The waterhole at the Salt Lick Lodge attracts an impressive number and diversity of animals and birds. Nevertheless, we do not last long in the lounge area within the lodge. A little later we move in the afternoon heat again. Many other tourists also go to Lions Rock. There are few alternatives. “Feeding forbidden“ a sign says just 100 yards behind the Salt Lick Lodge. A little later, I see why. Superb Starlings are fed from the tourist bus directly from the dirt track. One of the drivers in front of us picks up peanuts and the Superb Starlings (Lamprotornis superbus) pick them in his hand while flying. I hate that – and it’s even prohibited by the sign. Nevertheless, I cannot help but photograph the fluttering right in front of the driver’s door. The word “fluttering flight” does not adequately reflect the perfect aerial acrobatics. The birds have an impressive ability to fly on the spot quickly and at the same time a little later. The elegant standing in the air must be seen. I do not trust this for these compact birds. The blue-violet shines in the sun in ever new variations and the black wing linings on the wings really dance during the upswing and downswing of the wings. Sometimes you can even see the light brown belly with the white chest band. Especially the white eye stands out despite the rapid action. Of course, that does not happen without screaming and constant calling. With wide open beaks, the Superb Starlings try to scare each other off the much anticipated food source. A Northern White-Crowned Shrike or White-rumped Shrike (Eurocephalus rueppelli) observes all of this from a tree along with a troop of excited Superb Starlings. A Red-billed Hornbill (Tockus erythrorhynchus) also arrives and can be fed from the hand. A flock of Red-billed Buffalo-Weaver (Bubalornis niger) is also not far and is roaming the dry grass crumbles fallen down.
Superb starlings are some of the most colorful birds endemic to northeast Africa, but you will likely hear these birds long before you can spot them in the bushes of eastern Kenya. These passerine birds are very vocal and have a variety of different calls they use to communicate with one another. They likely need to be so loud to be heard above the group, as the starlings live in large flocks that can number well into the thousands.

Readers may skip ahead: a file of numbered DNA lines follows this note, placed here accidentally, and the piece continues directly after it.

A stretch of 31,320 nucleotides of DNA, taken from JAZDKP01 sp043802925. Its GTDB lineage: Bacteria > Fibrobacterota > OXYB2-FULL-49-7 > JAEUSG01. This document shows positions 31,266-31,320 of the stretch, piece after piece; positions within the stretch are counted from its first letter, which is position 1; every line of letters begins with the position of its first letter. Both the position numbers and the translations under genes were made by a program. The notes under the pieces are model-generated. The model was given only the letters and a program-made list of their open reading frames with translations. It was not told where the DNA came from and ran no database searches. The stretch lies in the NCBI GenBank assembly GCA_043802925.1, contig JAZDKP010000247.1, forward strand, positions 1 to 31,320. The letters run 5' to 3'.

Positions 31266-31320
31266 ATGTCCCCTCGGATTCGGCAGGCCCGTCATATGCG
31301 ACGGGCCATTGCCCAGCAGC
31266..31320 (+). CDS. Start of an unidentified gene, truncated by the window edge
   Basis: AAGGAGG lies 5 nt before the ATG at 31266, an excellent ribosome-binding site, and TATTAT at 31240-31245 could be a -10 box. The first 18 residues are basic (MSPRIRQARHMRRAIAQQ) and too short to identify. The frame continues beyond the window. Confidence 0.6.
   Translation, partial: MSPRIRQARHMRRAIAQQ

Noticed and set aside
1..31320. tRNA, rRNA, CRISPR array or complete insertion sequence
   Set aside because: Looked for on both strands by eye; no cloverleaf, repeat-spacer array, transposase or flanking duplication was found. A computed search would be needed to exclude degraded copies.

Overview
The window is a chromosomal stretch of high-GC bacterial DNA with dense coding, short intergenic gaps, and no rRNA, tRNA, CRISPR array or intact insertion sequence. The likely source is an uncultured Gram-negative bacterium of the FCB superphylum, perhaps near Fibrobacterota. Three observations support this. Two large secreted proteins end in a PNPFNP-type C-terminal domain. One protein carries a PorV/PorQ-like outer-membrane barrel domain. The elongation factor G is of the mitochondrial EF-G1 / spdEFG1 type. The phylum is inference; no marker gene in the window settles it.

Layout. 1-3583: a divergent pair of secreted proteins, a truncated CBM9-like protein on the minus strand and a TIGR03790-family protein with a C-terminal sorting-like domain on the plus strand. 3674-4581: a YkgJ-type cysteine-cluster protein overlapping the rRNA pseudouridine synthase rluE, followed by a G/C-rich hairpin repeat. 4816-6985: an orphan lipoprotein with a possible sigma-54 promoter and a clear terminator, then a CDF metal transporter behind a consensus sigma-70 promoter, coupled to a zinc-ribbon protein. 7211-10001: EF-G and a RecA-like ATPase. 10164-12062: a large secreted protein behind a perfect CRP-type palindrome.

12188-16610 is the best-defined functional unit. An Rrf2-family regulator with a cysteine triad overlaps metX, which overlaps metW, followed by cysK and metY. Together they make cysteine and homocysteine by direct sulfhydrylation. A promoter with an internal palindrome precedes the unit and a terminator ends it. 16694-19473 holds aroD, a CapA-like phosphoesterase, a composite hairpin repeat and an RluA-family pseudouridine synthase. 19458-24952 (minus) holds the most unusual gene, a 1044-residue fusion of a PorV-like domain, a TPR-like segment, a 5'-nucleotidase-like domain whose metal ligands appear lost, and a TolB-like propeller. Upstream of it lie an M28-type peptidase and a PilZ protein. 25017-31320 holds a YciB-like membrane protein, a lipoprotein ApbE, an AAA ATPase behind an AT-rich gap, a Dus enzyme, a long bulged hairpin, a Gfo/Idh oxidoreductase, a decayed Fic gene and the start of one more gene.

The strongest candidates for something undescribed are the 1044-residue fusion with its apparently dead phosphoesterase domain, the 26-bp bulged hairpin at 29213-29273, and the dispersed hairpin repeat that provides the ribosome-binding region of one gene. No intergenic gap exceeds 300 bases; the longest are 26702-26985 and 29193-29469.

These birds have distinct coloration that makes them easy to pick out. Superb Starlings are about eight inches long with iridescent blue-green feathers on their backs, wings, throats and tails, with white feathers on the undersides of the wings and tail. The white collars – that separate their throat feathers from their bellies – stand out from a breast of a rusty-orange color.
Superb Starlings tend to stick to wooded areas near water courses where the air is dry. Their food of choice is pretty much any insect they can get. But fruits, berries and plant nectar will do when there are no insects to be found. They often travel to human settlements to snatch up scraps of food, so it is not difficult to check these birds.
We were located in the Lions Bluff Lodge. The lodge is highly recommended and easily accessible from both Mombasa and Nairobi. Lions Bluff Lodge is a small exclusive lodge which clings to the edge of a bluff suspended above Lumo Community Wildlife Sanctuary which lies at the heart of the Tsavo eco system,
To cope with the growing demand for top shots of the rarer species of the Palearctic Bird-Lens is keen to enrich the range of pictures of birds you can find; and this not only in the Western Palearctic. Beside the image of the blog you can find a nice selection of birds in the gallery or in the “Picture Shop” very soon. Just give a message, if Bird-Lens.com could serve you with an image needed before the new pictures are online.